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German stance on Greek debt relief unacceptable – Carthy

5 December, 2016 - by Matt Carthy MEP


Sinn Fein MEP has condemned the position of German Finance Minister Wolfgang Schaeuble regarding granting debt relief to Greece following today’s Eurogroup meeting in Brussels.

Carthy, a member of the Economic and Monetary Affairs Committee, said: “The German position on Greek debt relief is completely unrealistic and counter-productive. Yet again we have threats and ultimatums from Germany, whose leaders have warned Greece it will be kicked out of the Eurozone unless it meets impossible targets and implements reforms that will worsen the rights and living standards of the Greek people.

“For more than a year the IMF has stated that without a debt write-down by creditors, it will be impossible for Greece to reach its debt reduction targets, meaning that the IMF could not participate in the bailout programme due to its own rules on lending to states with unsustainable debt. Last month US President Barack Obama joined the calls for meaningful debt relief for Greece.

“The German position ignores the reality that the debt is impossible to repay. Their position is entirely driven by domestic considerations – in other words, next year’s federal election in Germany.

“The situation is absurd - almost all of the €86 billion provided under the third memorandum, when provided, will go straight back out of Greece to repay the ECB and IMF, while Greece’s debt keeps growing. In fact between May and December, Greece’s debt has grown from €311bn euro to €330bn euro, or 180 per cent of GDP.”

Carthy also reacted to the so-called labour reforms being demanded of the Greek government in the current review of the bailout programme.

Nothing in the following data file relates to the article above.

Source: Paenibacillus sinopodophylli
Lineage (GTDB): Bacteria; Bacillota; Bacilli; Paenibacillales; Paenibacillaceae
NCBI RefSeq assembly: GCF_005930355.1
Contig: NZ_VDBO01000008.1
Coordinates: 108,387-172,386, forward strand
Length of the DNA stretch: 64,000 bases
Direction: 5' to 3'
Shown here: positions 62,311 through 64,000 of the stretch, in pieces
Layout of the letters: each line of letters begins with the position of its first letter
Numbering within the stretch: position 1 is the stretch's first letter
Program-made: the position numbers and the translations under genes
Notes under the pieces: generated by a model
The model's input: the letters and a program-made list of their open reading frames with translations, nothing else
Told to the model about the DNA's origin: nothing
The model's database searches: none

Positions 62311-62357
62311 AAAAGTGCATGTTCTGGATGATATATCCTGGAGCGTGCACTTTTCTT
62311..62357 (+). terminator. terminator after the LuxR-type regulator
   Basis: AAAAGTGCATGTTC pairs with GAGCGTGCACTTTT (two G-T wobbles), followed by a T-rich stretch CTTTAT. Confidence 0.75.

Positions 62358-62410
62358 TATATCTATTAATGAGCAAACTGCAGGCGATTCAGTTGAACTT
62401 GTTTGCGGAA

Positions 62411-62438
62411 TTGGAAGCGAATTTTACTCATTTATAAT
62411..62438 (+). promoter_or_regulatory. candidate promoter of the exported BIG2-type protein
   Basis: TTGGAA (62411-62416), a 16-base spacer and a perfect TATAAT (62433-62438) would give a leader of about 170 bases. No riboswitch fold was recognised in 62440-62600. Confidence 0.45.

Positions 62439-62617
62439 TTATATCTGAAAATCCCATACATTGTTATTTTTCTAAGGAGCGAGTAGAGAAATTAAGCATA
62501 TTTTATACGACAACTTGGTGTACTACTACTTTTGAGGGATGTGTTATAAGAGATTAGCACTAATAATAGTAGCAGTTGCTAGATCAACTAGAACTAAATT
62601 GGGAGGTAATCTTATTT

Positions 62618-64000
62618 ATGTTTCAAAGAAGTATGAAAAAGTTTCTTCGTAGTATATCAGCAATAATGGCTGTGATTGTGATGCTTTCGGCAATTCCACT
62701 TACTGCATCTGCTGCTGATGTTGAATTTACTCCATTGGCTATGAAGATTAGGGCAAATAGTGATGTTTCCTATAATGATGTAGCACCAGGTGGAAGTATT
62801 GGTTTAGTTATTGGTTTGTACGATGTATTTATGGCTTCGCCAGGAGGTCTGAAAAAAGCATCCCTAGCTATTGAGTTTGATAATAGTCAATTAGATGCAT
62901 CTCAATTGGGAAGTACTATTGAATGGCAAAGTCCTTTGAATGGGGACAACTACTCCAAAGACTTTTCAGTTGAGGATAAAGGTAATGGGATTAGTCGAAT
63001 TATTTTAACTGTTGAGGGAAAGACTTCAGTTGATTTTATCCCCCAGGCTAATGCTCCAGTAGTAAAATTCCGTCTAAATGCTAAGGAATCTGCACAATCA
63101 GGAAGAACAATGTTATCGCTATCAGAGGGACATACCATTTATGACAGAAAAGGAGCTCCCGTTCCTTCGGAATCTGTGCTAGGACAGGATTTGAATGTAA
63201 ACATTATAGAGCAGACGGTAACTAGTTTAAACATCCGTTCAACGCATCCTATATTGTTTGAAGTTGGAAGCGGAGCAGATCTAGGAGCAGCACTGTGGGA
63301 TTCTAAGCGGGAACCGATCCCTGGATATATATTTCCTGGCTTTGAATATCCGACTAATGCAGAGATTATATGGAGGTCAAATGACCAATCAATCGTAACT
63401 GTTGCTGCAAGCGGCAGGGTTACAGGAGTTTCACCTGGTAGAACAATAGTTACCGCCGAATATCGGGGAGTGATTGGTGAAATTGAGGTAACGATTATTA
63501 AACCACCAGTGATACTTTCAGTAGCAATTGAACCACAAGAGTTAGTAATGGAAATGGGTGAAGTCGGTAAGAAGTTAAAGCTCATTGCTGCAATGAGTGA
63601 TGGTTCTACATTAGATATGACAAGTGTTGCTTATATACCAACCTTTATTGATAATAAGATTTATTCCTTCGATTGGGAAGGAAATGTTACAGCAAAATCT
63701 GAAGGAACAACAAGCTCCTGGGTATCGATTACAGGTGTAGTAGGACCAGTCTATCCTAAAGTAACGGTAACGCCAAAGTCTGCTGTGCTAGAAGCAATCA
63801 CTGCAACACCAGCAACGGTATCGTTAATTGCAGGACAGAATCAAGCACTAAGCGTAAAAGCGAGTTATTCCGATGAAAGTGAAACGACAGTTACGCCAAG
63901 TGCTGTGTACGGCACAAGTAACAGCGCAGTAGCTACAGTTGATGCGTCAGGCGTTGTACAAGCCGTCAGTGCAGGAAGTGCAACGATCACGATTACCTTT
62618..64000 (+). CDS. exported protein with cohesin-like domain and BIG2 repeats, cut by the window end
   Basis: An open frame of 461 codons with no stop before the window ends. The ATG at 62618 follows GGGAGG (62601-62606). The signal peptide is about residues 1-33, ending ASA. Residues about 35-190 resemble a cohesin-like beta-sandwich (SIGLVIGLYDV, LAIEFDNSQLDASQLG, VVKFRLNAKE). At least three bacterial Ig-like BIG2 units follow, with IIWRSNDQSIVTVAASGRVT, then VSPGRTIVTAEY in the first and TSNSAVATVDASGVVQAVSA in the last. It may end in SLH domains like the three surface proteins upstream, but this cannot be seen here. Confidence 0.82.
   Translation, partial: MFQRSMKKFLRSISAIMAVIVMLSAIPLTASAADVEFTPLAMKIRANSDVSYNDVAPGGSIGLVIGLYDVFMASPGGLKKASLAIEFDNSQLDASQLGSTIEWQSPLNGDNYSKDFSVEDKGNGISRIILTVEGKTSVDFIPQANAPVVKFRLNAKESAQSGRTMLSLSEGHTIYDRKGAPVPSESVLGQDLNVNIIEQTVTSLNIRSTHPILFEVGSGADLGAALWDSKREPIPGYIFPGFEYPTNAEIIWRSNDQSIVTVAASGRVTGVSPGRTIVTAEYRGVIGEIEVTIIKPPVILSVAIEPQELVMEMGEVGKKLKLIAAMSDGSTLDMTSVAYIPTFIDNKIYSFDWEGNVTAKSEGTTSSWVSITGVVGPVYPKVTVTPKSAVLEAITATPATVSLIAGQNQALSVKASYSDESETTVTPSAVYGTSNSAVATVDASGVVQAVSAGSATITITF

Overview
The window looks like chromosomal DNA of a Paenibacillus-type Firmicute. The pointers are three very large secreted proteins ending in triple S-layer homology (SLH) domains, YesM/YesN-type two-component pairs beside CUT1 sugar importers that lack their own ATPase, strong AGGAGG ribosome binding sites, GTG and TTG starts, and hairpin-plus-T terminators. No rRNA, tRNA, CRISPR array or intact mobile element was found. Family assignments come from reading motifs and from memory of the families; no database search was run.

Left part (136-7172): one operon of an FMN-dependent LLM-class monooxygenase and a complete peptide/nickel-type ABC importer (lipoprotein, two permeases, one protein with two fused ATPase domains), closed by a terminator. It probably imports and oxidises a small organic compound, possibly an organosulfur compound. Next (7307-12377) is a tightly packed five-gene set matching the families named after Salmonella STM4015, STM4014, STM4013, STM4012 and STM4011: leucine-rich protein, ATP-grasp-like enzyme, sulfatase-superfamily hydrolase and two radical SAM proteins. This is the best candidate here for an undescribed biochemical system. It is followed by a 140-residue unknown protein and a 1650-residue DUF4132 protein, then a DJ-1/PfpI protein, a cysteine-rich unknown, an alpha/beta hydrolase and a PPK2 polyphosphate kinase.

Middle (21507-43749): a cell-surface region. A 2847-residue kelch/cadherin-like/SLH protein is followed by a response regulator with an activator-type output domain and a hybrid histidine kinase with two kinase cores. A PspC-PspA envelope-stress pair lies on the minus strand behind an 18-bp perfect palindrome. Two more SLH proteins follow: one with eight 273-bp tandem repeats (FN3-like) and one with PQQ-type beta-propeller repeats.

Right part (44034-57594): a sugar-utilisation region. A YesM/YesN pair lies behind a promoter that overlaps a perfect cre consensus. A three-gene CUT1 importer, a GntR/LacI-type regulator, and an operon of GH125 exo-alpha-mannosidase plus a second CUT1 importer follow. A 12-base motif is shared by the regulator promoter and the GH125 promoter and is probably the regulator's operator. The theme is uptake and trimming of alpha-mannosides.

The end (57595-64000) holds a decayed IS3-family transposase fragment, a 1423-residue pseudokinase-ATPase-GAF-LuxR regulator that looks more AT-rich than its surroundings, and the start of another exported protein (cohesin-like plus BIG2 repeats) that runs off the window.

He said: “The IMF is also demanding the Greek government attack workers’ rights through further ‘labour reforms’ and privatisations before it would agree to contribute funds to the bailout programme. The labour reforms are the subject of ongoing negotiations between the creditors, including the European Commission and the ECB, and the Greek government. These creditors are refusing to allow the Greek government to implement fundamental human rights by re-establishing collective bargaining and collective agreements – a move that violates European legislation and practice.

"Are we supposed to accept that the EU can selectively exclude Greece from the rights of workers to negotiate and conclude collective agreements that are supposedly enshrined in the EU Charter of Fundamental Rights and the European Social Charter? This position is appalling.

“Such treatment of Greece has been a major contributing factor to the rise of cynicism towards the EU across the continent. EU leaders tell us on the one hand that they are committed to a social Europe based on the realisation of human rights. On the other hand they threaten member states with expulsion if they refuse to attack fundamental rights that are supposedly protected by EU law. The leaders of the EU need to wake up and open their eyes to the impact their policies are having on citizens across Europe."

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